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もったいない (勿体無い)(勿体ない) can mean "what a waste!" / "too good". Apparently it is originally (?) a buddhist term meaning “The essence or quality of the thing does not exist,” and supposedly has been popularized in recent years by environmentalists. I saw it used in this context:




Wherever I find myself, I want to live honestly, 24 hours a day, 365 days a year.

If not, I wouldn't be able to face the joy or failure that each day brings .

I don't want to waste time (on that) so I will stay true to myself!

My friend told me the most common usage of もったいない is when receiving a gift, as in "too good. i don't deserve it" . She says it is also used, for example, when one leaves food uneaten, to be thrown away, as in "what a waste." What is the connection of the buddhist term to both of these meanings and what is the most common use and meaning of this phrase?(I am interested most in its colloquial manifestations)

The very loose translation of this passage was mine, so any corrections of mistakes or misinterpretations is appreciated. (In particular, I don't understand how the Japanese writer is using this word here)


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See also the English Wikipedia article for Mottainai – cypher May 23 '12 at 0:27

Looking at Daijisen, Daijirin, the Yahoo JE dictionary, Edict etc, it seems to mean:

  1. "a pity to waste"/"too good to waste"
    • When said by itself it often refers to wasting food or time etc according to English Wikipedia.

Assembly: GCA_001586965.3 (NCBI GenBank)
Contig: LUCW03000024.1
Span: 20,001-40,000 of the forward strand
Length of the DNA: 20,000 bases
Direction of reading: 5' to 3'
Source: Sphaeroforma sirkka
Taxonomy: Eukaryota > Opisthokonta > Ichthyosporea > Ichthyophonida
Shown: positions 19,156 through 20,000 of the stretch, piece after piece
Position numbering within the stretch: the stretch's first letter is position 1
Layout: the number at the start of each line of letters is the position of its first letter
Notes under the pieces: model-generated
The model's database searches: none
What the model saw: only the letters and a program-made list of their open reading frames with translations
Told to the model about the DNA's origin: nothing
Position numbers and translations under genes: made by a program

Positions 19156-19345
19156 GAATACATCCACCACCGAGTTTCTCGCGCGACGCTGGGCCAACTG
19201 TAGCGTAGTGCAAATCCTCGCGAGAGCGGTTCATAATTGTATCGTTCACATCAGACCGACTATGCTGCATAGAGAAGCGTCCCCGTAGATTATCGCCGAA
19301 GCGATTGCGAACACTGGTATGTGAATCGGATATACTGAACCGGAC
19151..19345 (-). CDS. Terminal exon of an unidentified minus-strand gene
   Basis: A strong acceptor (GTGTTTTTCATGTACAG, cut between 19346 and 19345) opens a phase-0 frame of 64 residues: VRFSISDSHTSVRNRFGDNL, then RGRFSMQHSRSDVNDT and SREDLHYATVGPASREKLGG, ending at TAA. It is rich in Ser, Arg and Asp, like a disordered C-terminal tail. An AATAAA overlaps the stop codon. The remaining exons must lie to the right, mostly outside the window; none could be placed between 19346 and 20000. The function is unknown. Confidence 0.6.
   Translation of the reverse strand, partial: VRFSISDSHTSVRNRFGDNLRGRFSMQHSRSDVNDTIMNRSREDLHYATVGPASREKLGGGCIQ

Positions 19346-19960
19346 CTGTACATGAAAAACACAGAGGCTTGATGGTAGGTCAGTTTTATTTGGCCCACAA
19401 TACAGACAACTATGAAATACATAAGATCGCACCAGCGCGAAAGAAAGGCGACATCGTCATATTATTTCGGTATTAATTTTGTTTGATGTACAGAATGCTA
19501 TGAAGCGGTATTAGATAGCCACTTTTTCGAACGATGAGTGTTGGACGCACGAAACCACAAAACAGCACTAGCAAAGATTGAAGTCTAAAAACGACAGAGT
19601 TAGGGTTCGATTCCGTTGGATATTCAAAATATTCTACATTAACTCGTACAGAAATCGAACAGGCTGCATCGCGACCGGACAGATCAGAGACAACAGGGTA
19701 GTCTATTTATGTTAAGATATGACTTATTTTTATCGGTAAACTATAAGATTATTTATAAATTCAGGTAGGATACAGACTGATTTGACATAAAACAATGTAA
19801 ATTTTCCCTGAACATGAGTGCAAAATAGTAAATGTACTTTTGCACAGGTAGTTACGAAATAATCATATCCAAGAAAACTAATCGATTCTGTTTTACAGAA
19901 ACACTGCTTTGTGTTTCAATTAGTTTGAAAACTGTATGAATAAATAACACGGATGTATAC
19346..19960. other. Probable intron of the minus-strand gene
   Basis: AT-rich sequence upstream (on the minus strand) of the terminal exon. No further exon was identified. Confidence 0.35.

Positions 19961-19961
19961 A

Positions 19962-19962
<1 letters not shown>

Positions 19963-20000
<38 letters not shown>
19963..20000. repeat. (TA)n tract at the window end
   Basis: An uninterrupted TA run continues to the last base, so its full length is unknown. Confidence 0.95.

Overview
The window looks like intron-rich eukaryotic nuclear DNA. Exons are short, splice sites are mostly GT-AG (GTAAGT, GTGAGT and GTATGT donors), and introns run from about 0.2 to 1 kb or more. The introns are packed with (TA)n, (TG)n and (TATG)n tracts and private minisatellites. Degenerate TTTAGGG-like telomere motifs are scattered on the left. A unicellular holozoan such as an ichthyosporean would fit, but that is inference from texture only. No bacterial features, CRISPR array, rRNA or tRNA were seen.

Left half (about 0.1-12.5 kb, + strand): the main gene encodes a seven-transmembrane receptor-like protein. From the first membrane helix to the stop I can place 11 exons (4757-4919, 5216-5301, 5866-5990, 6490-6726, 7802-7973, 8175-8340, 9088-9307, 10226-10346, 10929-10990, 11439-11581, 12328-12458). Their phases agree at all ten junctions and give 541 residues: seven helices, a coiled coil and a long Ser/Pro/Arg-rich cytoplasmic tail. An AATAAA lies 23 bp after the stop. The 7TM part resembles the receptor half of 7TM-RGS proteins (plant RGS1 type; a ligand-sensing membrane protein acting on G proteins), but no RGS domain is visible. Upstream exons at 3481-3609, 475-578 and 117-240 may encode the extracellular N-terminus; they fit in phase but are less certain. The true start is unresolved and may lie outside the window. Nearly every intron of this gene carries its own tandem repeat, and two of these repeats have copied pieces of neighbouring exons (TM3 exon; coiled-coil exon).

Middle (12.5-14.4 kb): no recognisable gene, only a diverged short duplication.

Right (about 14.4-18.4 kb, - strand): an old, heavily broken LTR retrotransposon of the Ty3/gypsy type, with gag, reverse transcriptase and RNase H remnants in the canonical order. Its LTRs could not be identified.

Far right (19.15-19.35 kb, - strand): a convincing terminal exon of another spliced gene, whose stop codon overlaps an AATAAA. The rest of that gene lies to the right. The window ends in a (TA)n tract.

• According to this site, ~がもったいない is often similar to ~の無駄 as in 時間がもったいない/時間の無駄だよ, and that もったいない! can allude to 何て無駄なんだ! "what a waste!".
  2. "sacrilegious"
  3. "more than (I) deserve"/"too good for (me)"
  4. "improper/wrong", "outrageous", "absurd/unreasonable" (as far as I know this usage is relatively uncommon.)

As far as I know, the most common usage is "too good [for/to waste]".

The way I interpret those sentences is:

24 hours a day 365 days a year, wherever I am from now on, I'm going to henceforth be true to myself.

If I don't, I will remain unable to face even today's interests and failures.

(It would be a) pity to waste (time) so I'm going to be true to myself!

Edit: Hopefully fixed translation of もったいない in this context.

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my friend told me the most common usage of もったいない is when receiving a gift, as in "too good. i don't deserve it." – yadokari May 21 '12 at 1:10
@yadokari Yeah, I think that's likely. Not absolutely sure but I think it's usually written as 私にはもったいない when it means "it's too good for me"/"it's more than I deserve". – cypher May 21 '12 at 1:19
i like yr interpretation of the 2nd sentence . i didn't understand the use of 興味 well there. – yadokari May 21 '12 at 1:21
here is original. i think she is using the term a little different than your suggestion: lang-8.com/294019/journals/1486804/… – yadokari May 21 '12 at 2:08
" true to myself" sounds good but maybe she is really saying "I want to live honestly". perhaps the meaning of true to oneself requires more words i.e. this example from alc:愛しているし、あなたのいない人生なんて考えられないけど、やっぱり自分自身にもそしてお互いにも素直でなければならないのよ。 I love you and it's difficult to imagine life without you but I think we have to be honest with our selves and each other. – yadokari May 21 '12 at 2:13

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